The Strait of Hormuz
The Pentagon dismissed warnings by Iran to stay out of the Persian Gulf and the Strait of Hormuz, saying Tuesday they intend to continue sending aircraft carriers to the vital oil passageway.

Iran has warned the US that its aircraft carrier that left the Persian Gulf last week should stay out.

Army chief Ataollah Salehi's warning was the latest and most aggressive statement in the war of words between Tehran and Washington for the control of the strategic Strait of Hormuz.

Iran recently finished naval exercises near the strait and has repeatedly threatened to close the passage, through which 40 per cent of the world's traded crude oil is shipped.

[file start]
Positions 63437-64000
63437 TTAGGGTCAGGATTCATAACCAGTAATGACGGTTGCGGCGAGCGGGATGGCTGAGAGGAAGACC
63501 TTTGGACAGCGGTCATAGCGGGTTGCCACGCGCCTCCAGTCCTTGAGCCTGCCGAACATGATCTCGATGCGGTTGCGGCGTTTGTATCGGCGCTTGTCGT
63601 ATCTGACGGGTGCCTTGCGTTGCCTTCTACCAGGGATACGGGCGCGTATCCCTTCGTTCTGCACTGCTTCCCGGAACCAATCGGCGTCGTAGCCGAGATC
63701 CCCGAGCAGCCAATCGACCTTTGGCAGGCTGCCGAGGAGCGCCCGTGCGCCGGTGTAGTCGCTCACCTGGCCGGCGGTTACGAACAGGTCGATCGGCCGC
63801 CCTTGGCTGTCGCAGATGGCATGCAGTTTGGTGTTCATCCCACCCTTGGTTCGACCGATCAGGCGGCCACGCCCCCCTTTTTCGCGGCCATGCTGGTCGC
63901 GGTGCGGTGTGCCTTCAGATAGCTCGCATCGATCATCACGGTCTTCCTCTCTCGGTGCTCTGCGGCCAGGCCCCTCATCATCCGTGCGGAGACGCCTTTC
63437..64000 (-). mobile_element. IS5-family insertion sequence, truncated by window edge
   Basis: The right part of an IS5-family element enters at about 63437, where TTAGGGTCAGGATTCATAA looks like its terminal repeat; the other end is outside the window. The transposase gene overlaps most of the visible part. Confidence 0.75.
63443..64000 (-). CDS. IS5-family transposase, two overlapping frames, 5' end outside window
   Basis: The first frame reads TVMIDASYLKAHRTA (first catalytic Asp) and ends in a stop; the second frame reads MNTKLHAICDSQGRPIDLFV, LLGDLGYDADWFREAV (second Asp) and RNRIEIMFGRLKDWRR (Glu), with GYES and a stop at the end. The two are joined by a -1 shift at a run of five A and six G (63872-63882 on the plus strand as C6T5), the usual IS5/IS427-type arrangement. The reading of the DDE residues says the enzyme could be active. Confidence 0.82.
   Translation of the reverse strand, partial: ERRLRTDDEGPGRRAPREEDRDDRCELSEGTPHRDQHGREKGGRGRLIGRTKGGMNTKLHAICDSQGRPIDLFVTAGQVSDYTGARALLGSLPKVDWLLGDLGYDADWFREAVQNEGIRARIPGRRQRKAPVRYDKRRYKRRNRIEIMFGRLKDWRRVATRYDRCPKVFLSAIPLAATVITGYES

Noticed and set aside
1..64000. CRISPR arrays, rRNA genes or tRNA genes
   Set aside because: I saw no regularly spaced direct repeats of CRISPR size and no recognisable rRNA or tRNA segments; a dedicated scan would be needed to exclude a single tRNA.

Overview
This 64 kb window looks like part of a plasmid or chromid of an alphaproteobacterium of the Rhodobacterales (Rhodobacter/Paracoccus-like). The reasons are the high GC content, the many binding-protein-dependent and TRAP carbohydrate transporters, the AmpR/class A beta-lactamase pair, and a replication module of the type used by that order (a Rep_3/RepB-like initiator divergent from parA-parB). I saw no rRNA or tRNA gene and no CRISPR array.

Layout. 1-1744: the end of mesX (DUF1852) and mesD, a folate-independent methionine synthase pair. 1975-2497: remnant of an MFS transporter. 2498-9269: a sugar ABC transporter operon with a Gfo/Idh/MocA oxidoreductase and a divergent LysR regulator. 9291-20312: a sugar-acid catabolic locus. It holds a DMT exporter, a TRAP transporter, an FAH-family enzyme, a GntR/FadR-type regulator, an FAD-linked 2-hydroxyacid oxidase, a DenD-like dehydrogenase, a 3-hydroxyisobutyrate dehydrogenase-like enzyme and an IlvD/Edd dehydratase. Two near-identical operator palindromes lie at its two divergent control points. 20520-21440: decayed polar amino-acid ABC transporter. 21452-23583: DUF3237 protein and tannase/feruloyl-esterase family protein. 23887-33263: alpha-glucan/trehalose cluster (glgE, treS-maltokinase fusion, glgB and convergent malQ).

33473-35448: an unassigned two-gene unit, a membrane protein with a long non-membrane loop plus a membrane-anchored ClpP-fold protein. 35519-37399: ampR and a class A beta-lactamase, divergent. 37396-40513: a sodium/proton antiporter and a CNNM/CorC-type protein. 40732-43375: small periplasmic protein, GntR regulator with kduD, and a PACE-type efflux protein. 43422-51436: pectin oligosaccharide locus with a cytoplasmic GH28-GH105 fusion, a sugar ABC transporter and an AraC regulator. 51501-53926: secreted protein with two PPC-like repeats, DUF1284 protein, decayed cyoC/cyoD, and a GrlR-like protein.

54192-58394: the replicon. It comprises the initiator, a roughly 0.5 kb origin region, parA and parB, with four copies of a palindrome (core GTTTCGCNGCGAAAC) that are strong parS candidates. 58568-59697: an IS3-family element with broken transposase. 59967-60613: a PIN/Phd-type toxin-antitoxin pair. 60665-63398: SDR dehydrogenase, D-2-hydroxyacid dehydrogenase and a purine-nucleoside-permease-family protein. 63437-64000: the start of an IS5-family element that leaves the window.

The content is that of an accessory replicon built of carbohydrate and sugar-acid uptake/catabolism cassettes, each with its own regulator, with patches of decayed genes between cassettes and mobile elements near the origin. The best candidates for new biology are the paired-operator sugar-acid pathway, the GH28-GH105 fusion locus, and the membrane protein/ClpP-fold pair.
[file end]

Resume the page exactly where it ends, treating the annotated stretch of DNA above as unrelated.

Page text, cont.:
"We recommend to the American warship that passed through the Strait of Hormuz and went to Gulf of Oman not to return to the Persian Gulf," said Salehi. ""The Islamic Republic of Iran will not repeat its warning."

The US dismissed the threat and declined to discuss future movement of the carrier John C Stennis. "The deployment of US military assets in the Persian Gulf region will continue as it has for decades," a Pentagon spokesman said.

"The US Navy operates under international maritime conventions to maintain a constant state of high vigilance to ensure the continued, safe flow of maritime traffic in waterways critical to global commerce."

The US is pushing forward new sanctions against Iran, the world's third-largest oil exporter, over fears about its nuclear programme and President Barack Obama has approved legislation that could penalise buyers of Iranian oil.The European Union has talked of a boycott of crude coming from Teheran.

The Iranian economy has been hit hard by the prospect, with the rial dropping by 40 percent against the dollar in the last month.